• Example 3.20 What is the bit rate for high-definition TV (HDTV)? Solution HDTV uses digital signals to broadcast high quality video signals. The HDTV screen is normally a ratio of 16 : 9. There are 1920 by 1080 pixels per screen, and the screen is renewed 30 times per second. Twenty-four bits represents one color pixel. The TV stations reduce this rate to 20 to 40 Mbps through compression.3.44
  • Figure 3.17 The time and frequency domains of periodic and nonperiodic digital signals3.45
  • Figure 3.18 Baseband transmission3.46
  • Note A digital signal is a composite analog signal with an infinite bandwidth.3.47
  • Figure 3.19 Bandwidths of two low-pass channels3.48
  • Figure 3.20 Baseband transmission using a dedicated medium3.49
  • Note Baseband transmission of a digital signal that preserves the shape of the digital signal is possible only if we have a low-pass channel with an infinite or very wide bandwidth.3.50
  • Example 3.21 An example of a dedicated channel where the entire bandwidth of the medium is used as one single channel is a LAN. Almost every wired LAN today uses a dedicated channel for two stations communicating with each other. In a bus topology LAN with multipoint connections, only two stations can communicate with each other at each moment in time (timesharing); the other stations need to refrain from sending data. In a star topology LAN, the entire channel between each station and the hub is used for communication between these two entities. We study LANs in Chapter 14.3.51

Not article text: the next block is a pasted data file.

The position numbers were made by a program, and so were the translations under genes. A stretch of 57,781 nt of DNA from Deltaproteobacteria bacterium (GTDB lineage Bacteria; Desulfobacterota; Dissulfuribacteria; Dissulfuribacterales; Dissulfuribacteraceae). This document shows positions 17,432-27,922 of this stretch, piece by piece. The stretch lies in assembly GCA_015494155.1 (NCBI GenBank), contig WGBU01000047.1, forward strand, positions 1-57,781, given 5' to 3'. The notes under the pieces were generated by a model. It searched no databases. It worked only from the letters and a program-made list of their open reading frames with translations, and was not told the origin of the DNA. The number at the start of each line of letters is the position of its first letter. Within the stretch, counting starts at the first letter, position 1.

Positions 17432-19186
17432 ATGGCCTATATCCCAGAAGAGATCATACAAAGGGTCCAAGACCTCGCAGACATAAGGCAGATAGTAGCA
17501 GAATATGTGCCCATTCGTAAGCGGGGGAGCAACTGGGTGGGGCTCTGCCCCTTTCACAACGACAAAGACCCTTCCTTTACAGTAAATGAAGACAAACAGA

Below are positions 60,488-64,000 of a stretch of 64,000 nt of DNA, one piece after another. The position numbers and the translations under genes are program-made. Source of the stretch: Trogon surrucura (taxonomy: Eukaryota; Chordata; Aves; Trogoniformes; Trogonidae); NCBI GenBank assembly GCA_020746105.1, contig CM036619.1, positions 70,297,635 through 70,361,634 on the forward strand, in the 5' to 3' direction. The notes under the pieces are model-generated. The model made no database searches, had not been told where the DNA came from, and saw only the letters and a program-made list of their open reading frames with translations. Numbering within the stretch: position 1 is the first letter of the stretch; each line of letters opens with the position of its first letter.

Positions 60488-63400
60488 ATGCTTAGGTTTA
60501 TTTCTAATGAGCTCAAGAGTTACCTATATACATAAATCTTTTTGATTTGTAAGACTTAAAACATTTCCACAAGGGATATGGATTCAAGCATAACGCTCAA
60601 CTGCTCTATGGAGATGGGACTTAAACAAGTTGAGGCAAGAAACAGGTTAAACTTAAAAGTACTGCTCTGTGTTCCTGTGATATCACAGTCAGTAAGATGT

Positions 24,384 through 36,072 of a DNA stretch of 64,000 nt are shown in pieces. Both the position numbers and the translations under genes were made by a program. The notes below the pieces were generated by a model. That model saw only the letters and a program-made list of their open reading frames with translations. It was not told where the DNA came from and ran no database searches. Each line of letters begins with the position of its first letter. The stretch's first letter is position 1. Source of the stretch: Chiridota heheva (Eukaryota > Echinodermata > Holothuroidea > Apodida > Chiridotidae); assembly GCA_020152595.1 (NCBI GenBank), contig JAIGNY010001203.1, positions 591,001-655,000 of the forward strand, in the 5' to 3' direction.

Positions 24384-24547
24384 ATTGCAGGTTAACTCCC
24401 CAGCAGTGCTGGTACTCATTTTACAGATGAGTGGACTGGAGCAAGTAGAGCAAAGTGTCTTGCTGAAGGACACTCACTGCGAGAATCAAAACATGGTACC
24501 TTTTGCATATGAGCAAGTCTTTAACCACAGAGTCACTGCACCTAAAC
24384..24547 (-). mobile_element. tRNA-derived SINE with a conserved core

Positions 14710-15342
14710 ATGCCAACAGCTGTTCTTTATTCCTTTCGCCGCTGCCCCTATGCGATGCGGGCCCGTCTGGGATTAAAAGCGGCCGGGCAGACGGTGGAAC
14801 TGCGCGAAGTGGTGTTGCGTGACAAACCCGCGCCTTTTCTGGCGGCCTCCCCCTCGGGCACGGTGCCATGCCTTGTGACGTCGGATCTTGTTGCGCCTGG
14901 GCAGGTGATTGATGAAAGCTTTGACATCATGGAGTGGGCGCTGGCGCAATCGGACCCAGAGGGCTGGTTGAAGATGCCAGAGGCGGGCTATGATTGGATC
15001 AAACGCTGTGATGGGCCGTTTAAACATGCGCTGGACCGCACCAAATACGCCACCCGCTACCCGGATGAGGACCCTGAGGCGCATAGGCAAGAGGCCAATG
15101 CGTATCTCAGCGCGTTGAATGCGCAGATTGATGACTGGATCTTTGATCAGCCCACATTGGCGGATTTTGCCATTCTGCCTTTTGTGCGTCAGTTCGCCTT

• Figure 3.21 Rough approximation of a digital signal using the first harmonic for worst case3.52
  • Figure 3.22 Simulating a digital signal with first three harmonics3.53
  • Note In baseband transmission, the required bandwidth is In baseband transmission, the required proportional to the bit rate; bandwidthsendproportional to the bit rate; if we need to is bits faster, we need more bandwidth. if we need to send bits faster, we need more bandwidth.3.54
  • Table 3.2 Bandwidth requirements3.55
  • Figure 3.23 Bandwidth of a bandpass channel3.56
  • Note If the available channel is a bandpass channel, we cannot send the digital signal directly to the channel; we need to convert the digital signal to an analog signal before transmission.3.57
  • Figure 3.24 Modulation of a digital signal for transmission on a bandpass channel3.58